Children who watch a lot of movies featuring alcohol are twice as likely to start drinking compared to other kids who watch relatively few of such films, according to new research.
The study, published in the online journal BMJ Open, also reveals that these children are significantly more likely to progress to binge drinking.
For the study, more than 6,500 U.S. children between the ages of 10 and 14 were regularly quizzed over two years about their consumption of alcohol and potentially influential factors, such as movie viewing and marketing, home environment, peer behavior, and personal rebelliousness.
The kids were asked which randomly selected 50 movies they had seen from among the top 100 box office hits in each of the preceding five years, plus 32 films grossing more than $15 million in the first quarter of 2003, the year of the first survey.
The number of seconds of on-screen alcohol use, including product placement, in each of these 532 films was measured by trained coders. Given the movies they reported seeing, adolescents had typically seen an estimated 4.5 hours of alcohol use, while many had seen in excess of eight hours.
Around one in 10 of the kids (11 percent) said they owned branded merchandise, such as a Tshirt or hat, with the name of a beer, wine, or spirit on it. Nearly one in four (23 percent) said their parents drank alcohol at least once a week at home; 29 percent said they were able to get alcohol at home.
Over the course of the two years, the proportion of kids who started drinking alcohol more than doubled from 11 percent to 25 percent, while the number who began binge drinking — defined as five or more drinks in a row — tripled from 4 percent to 13 percent.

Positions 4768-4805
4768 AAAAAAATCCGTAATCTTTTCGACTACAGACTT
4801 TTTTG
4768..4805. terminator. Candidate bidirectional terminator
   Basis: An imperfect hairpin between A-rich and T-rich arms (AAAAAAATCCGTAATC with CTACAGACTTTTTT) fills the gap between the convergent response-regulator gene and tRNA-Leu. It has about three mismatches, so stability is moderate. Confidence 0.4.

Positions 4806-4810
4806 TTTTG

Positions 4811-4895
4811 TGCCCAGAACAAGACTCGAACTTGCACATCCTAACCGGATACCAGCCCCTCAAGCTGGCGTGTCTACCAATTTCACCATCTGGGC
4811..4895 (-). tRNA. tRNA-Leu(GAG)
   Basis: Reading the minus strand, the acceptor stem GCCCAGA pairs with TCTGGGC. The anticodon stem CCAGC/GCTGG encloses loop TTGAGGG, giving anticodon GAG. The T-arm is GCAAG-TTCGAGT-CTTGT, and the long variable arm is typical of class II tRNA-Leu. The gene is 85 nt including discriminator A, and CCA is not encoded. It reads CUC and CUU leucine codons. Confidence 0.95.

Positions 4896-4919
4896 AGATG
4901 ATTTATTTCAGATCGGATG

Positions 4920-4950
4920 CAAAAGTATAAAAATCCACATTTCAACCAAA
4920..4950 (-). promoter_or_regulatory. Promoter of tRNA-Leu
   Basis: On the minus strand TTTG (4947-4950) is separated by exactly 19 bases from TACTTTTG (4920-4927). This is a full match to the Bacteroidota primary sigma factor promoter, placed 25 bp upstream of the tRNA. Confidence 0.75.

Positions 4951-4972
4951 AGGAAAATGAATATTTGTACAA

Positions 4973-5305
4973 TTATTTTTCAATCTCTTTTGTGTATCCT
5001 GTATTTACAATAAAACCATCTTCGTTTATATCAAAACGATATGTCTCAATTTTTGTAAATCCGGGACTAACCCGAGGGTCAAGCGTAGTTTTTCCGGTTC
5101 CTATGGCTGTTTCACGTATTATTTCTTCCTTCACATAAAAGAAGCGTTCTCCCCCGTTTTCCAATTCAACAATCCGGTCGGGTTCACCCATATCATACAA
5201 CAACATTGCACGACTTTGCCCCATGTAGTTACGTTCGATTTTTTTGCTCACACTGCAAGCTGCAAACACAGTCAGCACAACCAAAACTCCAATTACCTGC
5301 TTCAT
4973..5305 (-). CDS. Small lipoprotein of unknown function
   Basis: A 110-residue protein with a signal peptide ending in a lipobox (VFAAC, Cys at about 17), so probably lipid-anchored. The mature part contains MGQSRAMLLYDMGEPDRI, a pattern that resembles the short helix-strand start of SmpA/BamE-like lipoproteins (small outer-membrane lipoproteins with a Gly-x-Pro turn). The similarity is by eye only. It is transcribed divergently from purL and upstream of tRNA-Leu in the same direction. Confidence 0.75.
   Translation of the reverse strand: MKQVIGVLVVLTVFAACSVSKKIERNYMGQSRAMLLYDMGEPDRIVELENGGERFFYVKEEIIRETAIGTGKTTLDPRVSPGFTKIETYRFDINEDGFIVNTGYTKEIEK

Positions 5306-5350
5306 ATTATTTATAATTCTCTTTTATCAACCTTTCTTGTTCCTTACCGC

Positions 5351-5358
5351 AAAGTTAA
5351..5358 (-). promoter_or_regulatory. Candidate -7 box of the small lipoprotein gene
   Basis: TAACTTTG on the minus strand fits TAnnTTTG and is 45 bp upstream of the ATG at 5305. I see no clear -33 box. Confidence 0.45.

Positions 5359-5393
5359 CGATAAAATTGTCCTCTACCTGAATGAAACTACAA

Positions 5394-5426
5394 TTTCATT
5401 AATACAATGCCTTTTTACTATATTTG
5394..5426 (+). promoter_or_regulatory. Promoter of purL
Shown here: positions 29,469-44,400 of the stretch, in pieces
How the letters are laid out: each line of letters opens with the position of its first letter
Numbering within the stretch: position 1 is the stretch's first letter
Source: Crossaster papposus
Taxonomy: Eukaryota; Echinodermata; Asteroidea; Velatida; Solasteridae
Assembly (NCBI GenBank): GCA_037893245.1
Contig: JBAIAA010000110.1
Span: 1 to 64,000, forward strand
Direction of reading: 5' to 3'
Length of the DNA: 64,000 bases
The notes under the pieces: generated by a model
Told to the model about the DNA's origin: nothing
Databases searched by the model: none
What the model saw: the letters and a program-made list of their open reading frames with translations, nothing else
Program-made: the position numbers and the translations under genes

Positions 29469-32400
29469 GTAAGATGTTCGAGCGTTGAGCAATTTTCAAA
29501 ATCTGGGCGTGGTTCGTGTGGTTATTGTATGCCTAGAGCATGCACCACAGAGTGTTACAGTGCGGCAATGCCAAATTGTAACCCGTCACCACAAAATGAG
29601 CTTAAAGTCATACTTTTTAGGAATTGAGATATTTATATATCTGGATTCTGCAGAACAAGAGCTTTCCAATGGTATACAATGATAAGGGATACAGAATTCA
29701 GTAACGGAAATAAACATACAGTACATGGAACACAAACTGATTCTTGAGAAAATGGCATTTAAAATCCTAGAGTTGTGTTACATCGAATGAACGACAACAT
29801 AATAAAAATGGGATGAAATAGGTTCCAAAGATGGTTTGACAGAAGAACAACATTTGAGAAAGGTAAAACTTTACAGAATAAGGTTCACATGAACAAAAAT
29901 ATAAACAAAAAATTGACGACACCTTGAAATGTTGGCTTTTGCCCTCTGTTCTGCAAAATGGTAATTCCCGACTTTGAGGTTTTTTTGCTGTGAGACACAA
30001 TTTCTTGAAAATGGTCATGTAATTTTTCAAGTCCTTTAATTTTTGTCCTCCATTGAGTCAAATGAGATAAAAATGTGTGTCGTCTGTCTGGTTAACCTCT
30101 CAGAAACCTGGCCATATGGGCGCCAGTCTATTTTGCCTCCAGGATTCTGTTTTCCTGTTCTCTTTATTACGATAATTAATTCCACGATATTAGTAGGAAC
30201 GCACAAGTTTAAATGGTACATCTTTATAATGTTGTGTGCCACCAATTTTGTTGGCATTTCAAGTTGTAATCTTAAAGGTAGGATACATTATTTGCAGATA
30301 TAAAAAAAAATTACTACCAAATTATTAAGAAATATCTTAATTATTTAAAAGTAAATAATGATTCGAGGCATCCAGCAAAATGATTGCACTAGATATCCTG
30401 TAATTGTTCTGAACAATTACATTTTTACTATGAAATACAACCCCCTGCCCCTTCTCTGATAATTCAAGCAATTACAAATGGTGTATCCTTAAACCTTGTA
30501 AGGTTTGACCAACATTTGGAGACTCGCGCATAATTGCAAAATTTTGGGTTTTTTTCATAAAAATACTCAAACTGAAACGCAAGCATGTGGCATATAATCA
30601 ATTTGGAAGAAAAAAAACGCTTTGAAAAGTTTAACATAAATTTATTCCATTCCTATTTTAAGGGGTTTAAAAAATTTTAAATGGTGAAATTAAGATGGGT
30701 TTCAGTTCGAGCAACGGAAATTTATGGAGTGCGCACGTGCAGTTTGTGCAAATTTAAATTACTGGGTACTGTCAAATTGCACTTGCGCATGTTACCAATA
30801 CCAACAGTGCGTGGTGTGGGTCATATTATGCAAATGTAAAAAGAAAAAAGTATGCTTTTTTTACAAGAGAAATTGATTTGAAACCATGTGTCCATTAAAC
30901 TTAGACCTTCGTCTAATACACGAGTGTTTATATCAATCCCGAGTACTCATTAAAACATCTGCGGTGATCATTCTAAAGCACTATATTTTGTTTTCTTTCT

Parents who drank at home, and availability of alcohol in the home, was associated with taking up drinking, but not progressing to binge drinking. Exposure to alcohol in movies, owning branded merchandise, having friends who drank, and rebelliousness were associated with both.
After adjusting for factors likely to influence the results, kids who watched the most movies featuring alcohol were twice as likely to start drinking as those who watched the least — and they were 63 percent more likely to progress to binge drinking.
Alcohol in movies accounted for 28 percent of kids who started drinking between surveys and for 20 percent of those who moved on to binge drinking.
The association was seen not only with movie characters who drink, but also with alcohol product placement, suggested the researchers.
“Product placement in movies is forbidden for cigarettes in the USA, but is legal and commonplace for the alcohol industry, with half of Hollywood films containing at least one alcohol brand appearance, regardless of film rating,” they write.
They point out that the depiction of smoking in movies has fallen since it became a public health issue and the subject of industry monitoring, and suggest that alcohol in movies “may deserve similar emphasis.”
Source: BMJ-British Medical Journal